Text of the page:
Tuesday, June 5, 2012

The Forsaken

**** (4 stars out of 5)

An Arbazan, a Vulcan, and a Bolian walk into a bar...

Taxco, Lojal, and Vadosia AKA "The Ambassadors of Unhappy" are the picky, picky thorns in Bashir's side, while Ambassador Troi wanders off and attaches herself to Odo.

Odo was simply doing his job, catching the Dopterian who stole Madame Troi's brooch. But she sees him as: "The thin beige line between order and chaos!"

Taxco has a Cardassian bed with wood poles and gargoyles? And she's complaining? That sounds like the best one! Every other bed we've seen here is a dull grey futon. (Or a bucket.)

Yesterday, O'Brien's archenemy was the station's truculent Cardassian computer, but ever since a probe from the Gamma Quadrant arrived it's been downright helpful. Except if Miles takes breaks or leaves it alone for five seconds. Then it intentionally causes malfunctions to get attention.

Lwaxana is on the prowl for her brave Jello Lawman. Odo is out of his depth in a humanoid romance, and not interested in learning to... plumb... those depths. "Procreation does not require changing how you smell, or writing bad poetry, or sacrificing various plants to serve as tokens of affection."

He tries to make Troi back off. "I am not like you! Every sixteen hours, I turn into a liquid!"

Lwaxana shrugs. "I can swim."

Cardassians are insane! Who builds a high-speed turbolift with no doors? It looks like if you fell against that far wall you'd be minced into shoarma! Although maybe Odo would prefer that to being stuck in it with Lwaxana. She makes it explicit that she made love to her kidnapper Tog back in 'Menage A Troi'. Odo contemplates electrocuting himself rather than hear about it.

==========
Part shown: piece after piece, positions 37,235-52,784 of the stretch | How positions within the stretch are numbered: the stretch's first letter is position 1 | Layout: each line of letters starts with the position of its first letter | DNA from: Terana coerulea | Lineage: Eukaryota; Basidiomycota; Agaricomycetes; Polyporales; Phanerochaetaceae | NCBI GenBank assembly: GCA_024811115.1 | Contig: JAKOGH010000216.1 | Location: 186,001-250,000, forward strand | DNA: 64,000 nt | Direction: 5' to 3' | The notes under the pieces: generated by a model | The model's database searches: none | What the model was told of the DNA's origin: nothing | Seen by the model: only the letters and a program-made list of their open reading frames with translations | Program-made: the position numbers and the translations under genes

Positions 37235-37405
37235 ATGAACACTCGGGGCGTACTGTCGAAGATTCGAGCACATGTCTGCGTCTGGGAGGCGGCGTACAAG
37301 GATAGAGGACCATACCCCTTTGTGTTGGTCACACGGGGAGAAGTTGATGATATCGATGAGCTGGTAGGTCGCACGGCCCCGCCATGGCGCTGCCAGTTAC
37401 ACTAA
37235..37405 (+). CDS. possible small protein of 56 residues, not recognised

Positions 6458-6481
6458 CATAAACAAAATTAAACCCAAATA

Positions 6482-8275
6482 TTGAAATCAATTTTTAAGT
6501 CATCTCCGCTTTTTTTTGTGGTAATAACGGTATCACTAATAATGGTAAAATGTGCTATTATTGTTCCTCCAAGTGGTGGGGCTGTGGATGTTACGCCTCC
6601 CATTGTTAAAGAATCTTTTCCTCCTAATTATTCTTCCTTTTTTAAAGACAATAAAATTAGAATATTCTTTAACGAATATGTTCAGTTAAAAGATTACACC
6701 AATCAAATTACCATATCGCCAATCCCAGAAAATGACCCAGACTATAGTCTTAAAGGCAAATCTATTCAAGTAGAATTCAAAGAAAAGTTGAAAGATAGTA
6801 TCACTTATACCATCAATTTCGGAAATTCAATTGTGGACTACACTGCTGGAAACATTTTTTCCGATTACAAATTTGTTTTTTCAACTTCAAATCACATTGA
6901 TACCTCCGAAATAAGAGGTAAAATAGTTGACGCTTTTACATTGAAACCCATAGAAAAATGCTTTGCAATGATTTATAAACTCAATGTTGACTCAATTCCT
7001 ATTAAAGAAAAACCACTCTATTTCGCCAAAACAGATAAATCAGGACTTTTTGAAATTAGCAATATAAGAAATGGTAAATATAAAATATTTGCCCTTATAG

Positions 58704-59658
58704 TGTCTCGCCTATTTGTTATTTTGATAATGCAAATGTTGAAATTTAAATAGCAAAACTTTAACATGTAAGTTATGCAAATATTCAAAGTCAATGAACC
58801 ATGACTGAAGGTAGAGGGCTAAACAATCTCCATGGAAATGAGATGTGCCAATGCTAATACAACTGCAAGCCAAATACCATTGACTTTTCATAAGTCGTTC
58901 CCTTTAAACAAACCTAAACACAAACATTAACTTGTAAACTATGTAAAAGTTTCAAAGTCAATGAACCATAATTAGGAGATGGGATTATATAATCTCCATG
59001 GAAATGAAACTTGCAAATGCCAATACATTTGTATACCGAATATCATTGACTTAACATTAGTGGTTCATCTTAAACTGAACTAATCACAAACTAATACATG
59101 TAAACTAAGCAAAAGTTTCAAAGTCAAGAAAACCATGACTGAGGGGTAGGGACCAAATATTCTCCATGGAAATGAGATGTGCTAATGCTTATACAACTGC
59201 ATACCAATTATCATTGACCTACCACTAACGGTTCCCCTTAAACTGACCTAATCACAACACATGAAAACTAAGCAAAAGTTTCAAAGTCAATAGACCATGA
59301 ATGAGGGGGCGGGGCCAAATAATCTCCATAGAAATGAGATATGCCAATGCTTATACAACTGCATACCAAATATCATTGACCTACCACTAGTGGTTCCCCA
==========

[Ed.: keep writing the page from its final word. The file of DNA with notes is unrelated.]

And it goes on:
She wears him down, and finally Odo opens up to her. He spent his early, lonely years in a lab. He tried to fit in by imitating things at parties. "The life of the party. I hate parties."

Turning to liquid is a private matter to Odo. He doesn't want to be seen doing it. Lwaxana takes her wig off in front of him, tit for tat. When he finally can't help but go soft, she holds him safe in her lap. (Yes, I listen to myself. That's what happened!)

"The Forsaken" has a lot of great comedy lines, a technical breakdown with an clever fix, and a sweet heart. Majel really brightens up this dingy station, and made me see Odo for the first time. I liked him right away, but this was where I first loved that poor shifter.

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